You know that person who embarrasses everyone at the table by telling an off-color joke or doing something just as gross?

Is that Judge Alex Kozinski? Is he the creepy guy who will embarrass the legal profession, wait for everyone else to walk away and then just keep being "that" judge?

While the profession ponders the question, the U.S. Ninth Circuit Court of Appeals is launching an inquiry, Kozinski's clerks are quitting, and many people are piling on the jurist following the exposure of his sexual misconduct. Next?

Sometimes there's a fake lawyer, and sometimes there's a fake lawyer, and sometimes there's a fake lawyer. And sometimes that fake lawyer is someone who has a history of trying to put one over on the entire system.

A recently arrested former law student probably didn't think he'd be caught this time, and probably thought the consequences wouldn't be so bad if he was. Obviously, he was wrong. While on parole for one of the most unbelievable, unfathomable, attempted hoodwinking of a court, he sent a resume to a recruiter claiming to be a patent attorney and to hold a JD. Perhaps more surprising is the fact that he had only been out on parole for seven days.

Lawyer Spends Millions on Kids' Parties

When Grammy winners come to your parties, you got something.

Attorney Thomas J. Henry has it -- it's called money. He had enough to drop $4 million on his son's 18th birthday party, and $6 million on his daughter's quinceanera.

Henry also had enough for a dozen rap and hip hop stars to entertain guests, not to mention some off-the-chain gifts for his kids. So where are you going to party for the holidays?

Students Pledge to Improve Mental Health

When it comes to stressful professions, lawyers and surgeons have a lot in common.

The big difference is that when a surgeon is operating on a patient, there isn't another doctor in the room disrupting the procedure. Law is a really competitive business, and it starts in law school.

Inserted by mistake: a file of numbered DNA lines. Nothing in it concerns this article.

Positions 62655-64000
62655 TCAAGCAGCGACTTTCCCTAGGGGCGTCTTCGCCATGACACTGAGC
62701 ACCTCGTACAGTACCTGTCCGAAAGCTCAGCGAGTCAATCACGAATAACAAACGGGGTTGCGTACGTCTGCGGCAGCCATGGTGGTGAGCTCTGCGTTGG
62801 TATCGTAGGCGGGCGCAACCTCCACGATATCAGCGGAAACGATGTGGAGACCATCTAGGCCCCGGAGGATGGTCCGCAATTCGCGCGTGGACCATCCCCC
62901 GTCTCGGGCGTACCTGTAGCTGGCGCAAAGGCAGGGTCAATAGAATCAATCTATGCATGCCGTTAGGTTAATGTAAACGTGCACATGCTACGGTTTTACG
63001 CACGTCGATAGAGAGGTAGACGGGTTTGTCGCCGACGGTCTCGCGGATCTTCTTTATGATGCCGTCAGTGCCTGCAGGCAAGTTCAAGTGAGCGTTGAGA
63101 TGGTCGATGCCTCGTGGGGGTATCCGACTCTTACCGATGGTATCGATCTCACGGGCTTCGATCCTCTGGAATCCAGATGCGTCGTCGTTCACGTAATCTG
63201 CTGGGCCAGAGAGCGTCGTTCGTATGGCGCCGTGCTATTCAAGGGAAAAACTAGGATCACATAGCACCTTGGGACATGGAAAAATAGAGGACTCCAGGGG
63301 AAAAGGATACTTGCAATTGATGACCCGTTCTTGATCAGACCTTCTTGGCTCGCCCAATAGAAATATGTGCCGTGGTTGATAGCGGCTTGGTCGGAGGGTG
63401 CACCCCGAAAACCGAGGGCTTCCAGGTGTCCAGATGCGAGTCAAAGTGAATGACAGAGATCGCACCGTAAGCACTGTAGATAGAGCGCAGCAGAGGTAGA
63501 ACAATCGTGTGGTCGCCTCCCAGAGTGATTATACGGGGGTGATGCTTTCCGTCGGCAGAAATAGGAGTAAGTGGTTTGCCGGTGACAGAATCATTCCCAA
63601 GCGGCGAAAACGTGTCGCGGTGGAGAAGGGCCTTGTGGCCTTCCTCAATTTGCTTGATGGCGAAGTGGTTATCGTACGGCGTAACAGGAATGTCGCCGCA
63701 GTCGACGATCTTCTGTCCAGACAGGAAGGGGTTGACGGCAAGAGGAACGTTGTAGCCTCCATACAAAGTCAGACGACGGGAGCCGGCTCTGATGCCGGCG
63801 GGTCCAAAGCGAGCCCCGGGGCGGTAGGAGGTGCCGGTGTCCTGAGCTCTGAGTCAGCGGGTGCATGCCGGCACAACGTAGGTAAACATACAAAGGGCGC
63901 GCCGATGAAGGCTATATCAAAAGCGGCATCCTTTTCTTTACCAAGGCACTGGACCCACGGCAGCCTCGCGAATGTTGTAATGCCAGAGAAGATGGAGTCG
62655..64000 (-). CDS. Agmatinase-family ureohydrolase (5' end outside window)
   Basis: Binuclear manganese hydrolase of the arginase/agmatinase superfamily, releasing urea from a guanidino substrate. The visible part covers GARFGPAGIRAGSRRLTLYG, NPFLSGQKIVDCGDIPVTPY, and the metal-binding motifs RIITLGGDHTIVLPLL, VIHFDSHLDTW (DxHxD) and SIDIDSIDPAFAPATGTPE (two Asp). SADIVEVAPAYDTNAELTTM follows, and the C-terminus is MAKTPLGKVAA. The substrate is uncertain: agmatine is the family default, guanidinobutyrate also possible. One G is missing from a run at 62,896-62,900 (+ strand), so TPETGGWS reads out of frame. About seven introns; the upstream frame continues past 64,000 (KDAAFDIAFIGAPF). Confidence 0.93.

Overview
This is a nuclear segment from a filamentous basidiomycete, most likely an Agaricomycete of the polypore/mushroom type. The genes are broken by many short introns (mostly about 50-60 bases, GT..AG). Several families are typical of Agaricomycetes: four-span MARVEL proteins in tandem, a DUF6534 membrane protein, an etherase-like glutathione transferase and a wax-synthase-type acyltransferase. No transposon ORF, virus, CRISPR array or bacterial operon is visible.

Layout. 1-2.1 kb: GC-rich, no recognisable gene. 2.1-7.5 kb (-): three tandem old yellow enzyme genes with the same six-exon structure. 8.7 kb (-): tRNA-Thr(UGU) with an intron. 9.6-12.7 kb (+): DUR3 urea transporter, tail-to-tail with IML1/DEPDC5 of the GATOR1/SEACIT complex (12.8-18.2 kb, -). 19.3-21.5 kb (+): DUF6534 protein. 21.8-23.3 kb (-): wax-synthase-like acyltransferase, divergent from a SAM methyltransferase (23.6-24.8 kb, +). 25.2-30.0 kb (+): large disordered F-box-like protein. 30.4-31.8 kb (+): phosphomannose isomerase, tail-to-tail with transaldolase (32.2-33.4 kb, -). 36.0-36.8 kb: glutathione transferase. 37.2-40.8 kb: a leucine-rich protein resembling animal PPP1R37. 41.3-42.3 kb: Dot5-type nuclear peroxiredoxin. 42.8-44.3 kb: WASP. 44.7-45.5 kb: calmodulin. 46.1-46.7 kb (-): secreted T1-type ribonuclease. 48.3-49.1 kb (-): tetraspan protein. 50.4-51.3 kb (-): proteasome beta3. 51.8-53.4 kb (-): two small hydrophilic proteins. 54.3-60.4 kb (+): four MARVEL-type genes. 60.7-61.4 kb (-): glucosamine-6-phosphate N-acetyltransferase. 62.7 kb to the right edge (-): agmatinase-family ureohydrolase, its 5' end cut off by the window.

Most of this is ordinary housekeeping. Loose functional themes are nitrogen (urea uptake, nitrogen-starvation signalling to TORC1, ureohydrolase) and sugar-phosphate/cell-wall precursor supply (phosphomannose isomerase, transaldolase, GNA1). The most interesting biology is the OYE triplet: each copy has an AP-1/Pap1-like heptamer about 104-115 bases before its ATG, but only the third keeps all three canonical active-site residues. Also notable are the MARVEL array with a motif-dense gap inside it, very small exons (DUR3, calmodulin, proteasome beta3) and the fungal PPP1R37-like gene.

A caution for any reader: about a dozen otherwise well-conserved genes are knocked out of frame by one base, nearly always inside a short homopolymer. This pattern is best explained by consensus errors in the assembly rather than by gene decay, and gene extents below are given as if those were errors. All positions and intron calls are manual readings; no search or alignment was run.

That's why leading universities are committed to helping students deal with the emotional challenges of law school. It's an outreach to promote mental health.

If you're not sitting down, you might want to, because a recent NLJ report breaks down the complete lack of diversity among SCOTUS justices' clerks. And while that probably isn't that surprising, some of the specific stats might be.

For example, the social media favorite, Justice Ginsburg, The Notorious RBG, only hired one African American law clerk in the over two decades she's been a SCOTUS justice (and she never hired an African American clerk while sitting on the Circuit Court in DC).

So, what's going on? If even the justice everyone would've thought would be pro-diversity isn't hiring minorities, are any of the justices? Surprisingly, the High Court does not keep records on this, though that's likely because the majority of clerks have always been, and continue to be, white men.

Below, you can read some highlights, or lowlights, from the report's findings.

Do law schools really need to teach students how to use the emerging legal tech of today and tomorrow? Or maybe just yesterday? After all, some Millennials don't even know how to Google.

While it might sound nice for schools to require students to pass certain technological core competencies, there's a pretty strong argument against tech being a requirement: Law school is for learning the law, not how to create or use legal tech. However, considering how ingrained some legal tech has become in the practice of law, it really begs the question of whether it's time for schools to re-evaluate the tech that is taught.

CBS Making New Comedy About Law School

If you were going to create a television show about law school, it would have to be a sitcom.

At least, that's what CBS is planning. "Class Action" is loosely based on the law school experiences of Jay McGraw, who was a student at Southern Methodist University's law school.